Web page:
The Virginia Department of Agriculture and Consumer Services, in conjunction with the U.S. Department of Agriculture’s National Agricultural Statistics Service, has released the results of the 2008 Organic Production Survey.
The survey, which is a follow-up to the Census of Agriculture, is USDA’s first-ever, wide-scale survey of organic producers in the United States.
The survey counted 180 Virginia farms and ranches that were either USDA certified organic or were exempt from certification because their sales totaled less than $5,000. These operations consisted of 12,308 acres of land, of which 7,144 acres were cropland and 5,164 acres were pasture or rangeland.
Virginia producers reported organic sales of $19.2 million, or about one percent of all U.S. organic sales. Nationwide, 2008 organic sales totaled $3.16 billion, including $1.94 billion in crops sales and $1.22 billion in sales of livestock, poultry and their products.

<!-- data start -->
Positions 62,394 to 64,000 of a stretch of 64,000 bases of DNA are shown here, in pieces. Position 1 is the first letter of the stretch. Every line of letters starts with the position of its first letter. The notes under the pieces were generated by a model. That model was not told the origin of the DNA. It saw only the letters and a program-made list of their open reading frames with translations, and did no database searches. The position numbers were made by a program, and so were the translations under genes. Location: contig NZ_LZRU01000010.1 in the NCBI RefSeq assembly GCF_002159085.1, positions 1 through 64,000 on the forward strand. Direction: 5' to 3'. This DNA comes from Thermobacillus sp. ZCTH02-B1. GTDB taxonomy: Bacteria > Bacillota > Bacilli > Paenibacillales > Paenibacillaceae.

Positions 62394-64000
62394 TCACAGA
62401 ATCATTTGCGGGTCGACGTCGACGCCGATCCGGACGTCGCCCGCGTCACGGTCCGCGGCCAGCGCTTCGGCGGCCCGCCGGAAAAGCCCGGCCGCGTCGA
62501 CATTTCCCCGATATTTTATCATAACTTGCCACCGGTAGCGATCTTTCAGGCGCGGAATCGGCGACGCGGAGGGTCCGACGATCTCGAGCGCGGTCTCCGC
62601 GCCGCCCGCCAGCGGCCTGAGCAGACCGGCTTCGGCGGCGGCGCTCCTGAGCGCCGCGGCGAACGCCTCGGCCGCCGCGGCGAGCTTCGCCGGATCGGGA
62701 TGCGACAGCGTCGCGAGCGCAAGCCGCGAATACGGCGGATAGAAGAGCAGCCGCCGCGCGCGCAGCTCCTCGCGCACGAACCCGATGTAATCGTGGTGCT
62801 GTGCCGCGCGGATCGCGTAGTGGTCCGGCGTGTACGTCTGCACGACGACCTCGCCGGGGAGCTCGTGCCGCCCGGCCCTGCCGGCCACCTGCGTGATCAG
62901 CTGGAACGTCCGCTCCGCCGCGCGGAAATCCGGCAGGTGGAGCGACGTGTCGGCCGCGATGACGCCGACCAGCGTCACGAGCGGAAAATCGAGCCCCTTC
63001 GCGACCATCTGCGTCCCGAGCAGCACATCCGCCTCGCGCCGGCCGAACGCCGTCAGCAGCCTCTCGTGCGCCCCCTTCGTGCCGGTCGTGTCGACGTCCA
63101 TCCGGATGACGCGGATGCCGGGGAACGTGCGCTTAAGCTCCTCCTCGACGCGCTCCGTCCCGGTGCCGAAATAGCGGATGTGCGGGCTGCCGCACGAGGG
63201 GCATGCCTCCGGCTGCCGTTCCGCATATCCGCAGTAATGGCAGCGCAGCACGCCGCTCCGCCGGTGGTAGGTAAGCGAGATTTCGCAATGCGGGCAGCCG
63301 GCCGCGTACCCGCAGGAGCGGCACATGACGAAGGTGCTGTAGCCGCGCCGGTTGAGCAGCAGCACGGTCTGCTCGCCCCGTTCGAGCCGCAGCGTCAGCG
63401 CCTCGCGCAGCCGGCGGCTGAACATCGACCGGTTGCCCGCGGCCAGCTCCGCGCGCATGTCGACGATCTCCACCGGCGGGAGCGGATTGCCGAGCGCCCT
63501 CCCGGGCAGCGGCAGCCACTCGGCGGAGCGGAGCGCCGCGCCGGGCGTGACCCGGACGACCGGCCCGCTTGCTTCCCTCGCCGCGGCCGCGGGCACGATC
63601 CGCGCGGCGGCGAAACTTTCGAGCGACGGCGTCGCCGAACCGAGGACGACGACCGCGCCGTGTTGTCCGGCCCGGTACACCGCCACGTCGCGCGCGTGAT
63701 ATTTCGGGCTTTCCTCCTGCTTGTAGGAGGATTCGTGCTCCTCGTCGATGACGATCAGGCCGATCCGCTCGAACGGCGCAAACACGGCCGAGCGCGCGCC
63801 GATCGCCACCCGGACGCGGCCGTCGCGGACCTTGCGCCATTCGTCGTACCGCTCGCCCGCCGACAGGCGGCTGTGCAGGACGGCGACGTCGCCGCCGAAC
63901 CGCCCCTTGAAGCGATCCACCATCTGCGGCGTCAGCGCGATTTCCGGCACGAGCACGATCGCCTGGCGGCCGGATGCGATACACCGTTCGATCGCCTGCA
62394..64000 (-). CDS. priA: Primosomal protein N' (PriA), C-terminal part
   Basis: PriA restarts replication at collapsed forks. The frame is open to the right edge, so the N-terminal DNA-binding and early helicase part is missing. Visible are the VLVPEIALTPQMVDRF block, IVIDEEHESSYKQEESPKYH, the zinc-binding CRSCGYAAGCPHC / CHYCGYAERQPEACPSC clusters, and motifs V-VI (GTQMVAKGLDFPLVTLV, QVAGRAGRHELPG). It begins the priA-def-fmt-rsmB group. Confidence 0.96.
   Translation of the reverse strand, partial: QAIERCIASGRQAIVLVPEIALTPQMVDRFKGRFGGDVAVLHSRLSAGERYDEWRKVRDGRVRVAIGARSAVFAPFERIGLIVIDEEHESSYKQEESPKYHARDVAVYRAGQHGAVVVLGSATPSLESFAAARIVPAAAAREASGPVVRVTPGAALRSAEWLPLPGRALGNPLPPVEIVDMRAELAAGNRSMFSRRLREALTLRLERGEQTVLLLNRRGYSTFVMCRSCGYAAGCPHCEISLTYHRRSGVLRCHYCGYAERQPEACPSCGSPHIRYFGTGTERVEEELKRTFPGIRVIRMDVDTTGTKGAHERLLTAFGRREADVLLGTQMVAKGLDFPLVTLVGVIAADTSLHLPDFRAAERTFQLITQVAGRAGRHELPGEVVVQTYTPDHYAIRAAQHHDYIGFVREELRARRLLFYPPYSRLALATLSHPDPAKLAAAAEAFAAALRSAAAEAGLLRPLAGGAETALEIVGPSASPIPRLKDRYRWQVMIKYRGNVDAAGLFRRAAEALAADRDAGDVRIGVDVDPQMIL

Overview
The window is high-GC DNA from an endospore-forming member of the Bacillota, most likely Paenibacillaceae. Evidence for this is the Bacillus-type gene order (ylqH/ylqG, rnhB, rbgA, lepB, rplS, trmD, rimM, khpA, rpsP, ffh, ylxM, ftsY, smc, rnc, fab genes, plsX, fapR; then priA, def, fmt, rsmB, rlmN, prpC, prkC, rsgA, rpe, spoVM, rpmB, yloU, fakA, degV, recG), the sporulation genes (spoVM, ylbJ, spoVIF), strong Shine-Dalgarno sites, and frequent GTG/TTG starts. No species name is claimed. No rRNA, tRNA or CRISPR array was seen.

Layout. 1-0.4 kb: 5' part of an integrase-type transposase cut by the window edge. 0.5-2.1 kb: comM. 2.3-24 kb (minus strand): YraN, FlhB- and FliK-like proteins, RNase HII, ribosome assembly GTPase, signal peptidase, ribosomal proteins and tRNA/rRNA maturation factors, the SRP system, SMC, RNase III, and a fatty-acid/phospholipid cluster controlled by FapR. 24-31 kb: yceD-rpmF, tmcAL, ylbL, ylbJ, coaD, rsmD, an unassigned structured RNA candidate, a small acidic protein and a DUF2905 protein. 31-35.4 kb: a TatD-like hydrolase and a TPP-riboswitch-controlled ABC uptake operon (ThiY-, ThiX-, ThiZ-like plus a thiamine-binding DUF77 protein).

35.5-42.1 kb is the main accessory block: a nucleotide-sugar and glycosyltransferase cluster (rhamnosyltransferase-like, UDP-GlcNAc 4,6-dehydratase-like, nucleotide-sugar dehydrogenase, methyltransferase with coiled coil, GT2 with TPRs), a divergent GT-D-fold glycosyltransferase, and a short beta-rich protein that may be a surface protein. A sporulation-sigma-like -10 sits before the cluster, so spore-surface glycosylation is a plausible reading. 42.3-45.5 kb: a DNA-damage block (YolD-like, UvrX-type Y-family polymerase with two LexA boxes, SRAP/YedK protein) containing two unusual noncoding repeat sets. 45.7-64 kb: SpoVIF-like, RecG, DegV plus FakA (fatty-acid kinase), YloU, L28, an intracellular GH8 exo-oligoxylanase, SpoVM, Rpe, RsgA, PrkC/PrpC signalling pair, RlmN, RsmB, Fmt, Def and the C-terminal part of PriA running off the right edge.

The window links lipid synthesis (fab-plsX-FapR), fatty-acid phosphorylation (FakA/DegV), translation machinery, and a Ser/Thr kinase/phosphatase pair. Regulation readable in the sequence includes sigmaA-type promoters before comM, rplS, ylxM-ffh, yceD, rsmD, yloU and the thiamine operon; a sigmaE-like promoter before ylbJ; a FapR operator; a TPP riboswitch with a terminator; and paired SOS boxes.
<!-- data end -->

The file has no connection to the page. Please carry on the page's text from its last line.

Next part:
Virginia’s certified and exempt organic farms had average sales and production expenses that were higher than those of Virginia farms overall. Organic operations had an average of $106,617 in sales, compared with $61,334 for all farms as reported in the 2007 Census of Agriculture. Production expenditures averaged $100,291 per organic farm, compared with the statewide average of $57,226 for all farms.
Most Virginia organic producers sold their products regionally, with about 50 percent of sales taking place more than 100 miles, but less than 500 miles from the farm. More than 69 percent of organic sales were to wholesale channels, including distributor, wholesaler, broker or re-packer.
Survey respondents indicated that they face various challenges. Virginia producers cited regulatory, production and management issues as areas of their greatest concern. Despite these challenges, more than 77 percent indicated that they plan to maintain or increase their organic production over the next five years.